Antiochus Strategos, The Capture of Jerusalem by the Persians in 614,
        translated into English by F.C. Conybeare (1910) from the Georgian text edited by N. Marr (1909)
        from two codices, one from the thirteenth century. The original Greek text of this account is lost.

. . . And in the same manner the walls of Jericho, when it pleased God to lay them low, were suddenly overthrown; and He, the all good, humbled also by the Emperor Heraclius the multitude of the Persians, so soon as He, the clement One, looked with pity on His people. But the blessed Zachariah [Patriarch of Jerusalem], a true shepherd, invited them to make peace; and when they hearkened not to him, he gave them other counsel; and he summoned a monk, who was named Abba Modestus, and he was superior of the monastery of St. Theodosius, and bade him go and muster men from the Greek troops which were in Jericho, to help them in their struggle. But the blessed Modestus received the order of the patriarch, went out, and mustered the Greek troops which were in Jericho. . . .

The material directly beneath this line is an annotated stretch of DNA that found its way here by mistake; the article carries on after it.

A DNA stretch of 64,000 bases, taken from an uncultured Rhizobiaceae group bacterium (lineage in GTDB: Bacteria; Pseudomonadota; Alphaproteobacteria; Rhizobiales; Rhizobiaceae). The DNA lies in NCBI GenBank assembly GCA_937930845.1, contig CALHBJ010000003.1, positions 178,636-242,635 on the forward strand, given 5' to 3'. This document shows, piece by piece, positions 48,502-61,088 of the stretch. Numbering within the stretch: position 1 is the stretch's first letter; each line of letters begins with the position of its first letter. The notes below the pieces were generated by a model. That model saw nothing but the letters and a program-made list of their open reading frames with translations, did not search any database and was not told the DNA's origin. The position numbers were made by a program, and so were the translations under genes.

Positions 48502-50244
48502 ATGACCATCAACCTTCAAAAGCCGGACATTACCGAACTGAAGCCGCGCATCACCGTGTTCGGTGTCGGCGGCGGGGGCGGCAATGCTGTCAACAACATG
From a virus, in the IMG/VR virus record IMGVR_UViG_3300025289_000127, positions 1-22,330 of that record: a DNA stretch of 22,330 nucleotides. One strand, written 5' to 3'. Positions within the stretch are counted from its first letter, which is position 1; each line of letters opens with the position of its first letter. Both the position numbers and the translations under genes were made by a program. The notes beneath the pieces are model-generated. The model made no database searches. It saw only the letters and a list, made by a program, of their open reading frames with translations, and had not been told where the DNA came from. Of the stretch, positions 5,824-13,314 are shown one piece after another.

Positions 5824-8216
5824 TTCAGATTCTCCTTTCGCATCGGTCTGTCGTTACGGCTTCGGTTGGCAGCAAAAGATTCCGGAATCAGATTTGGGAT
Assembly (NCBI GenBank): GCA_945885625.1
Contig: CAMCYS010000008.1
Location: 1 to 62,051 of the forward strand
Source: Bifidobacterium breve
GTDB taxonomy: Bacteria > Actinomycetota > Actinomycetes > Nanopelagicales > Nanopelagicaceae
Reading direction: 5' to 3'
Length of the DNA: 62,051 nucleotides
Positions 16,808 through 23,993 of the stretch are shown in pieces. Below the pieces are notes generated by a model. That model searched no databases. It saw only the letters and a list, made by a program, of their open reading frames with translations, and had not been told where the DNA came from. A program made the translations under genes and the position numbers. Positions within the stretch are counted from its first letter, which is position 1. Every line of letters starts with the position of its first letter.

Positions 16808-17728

But the Persians when they found that the inhabitants of the city would not consent to submit, were agitated with lively anger, like ferocious beasts, and planned all sorts of hurt against Jerusalem; and they laid siege to it with much watchfulness and gave battle. Meanwhile the monk Abba Modestus, who had been sent by the patriarch to collect Greek troops to aid them in distress, persuaded them to start. But God willed not to help them. For when the Greeks saw the numbers of the Persian host which was encamped around Jerusalem they fled with one accord, put to flight by the Persians. Then the Abba Modestus was left alone, inasmuch as he could not flee. He saw a rock in a ravine and climbed up on to it. The rock was already surrounded by Persians: some of them stood on it, and others again stood over against the rock. But God, who preserved the prophet Elisha and destroyed the murderers who came against him before they sighted him, darkened the eyes of the enemy, and preserved His servant unscathed. And he peacefully went down to Jericho. But the inhabitants of the city began to grieve when they learned of the flight of the Greeks, and there was found from no quarter any aid for them. Then the Persians perceived that God had forsaken the Christians, and that they had no helper; and with intensified anger they began to search out ways and means to the extent of building towers around the city ; and they placed on them balistas for a struggle with the inhabitants of Jerusalem; and they made ready every sort of military engine, as is customary with warriors ; and with lively wrath they engaged the Christians. They were however all the more on the watch, and desired to get possession of Jerusalem, because they knew that that city was a refuge of all Christians and a fortress of their dominion.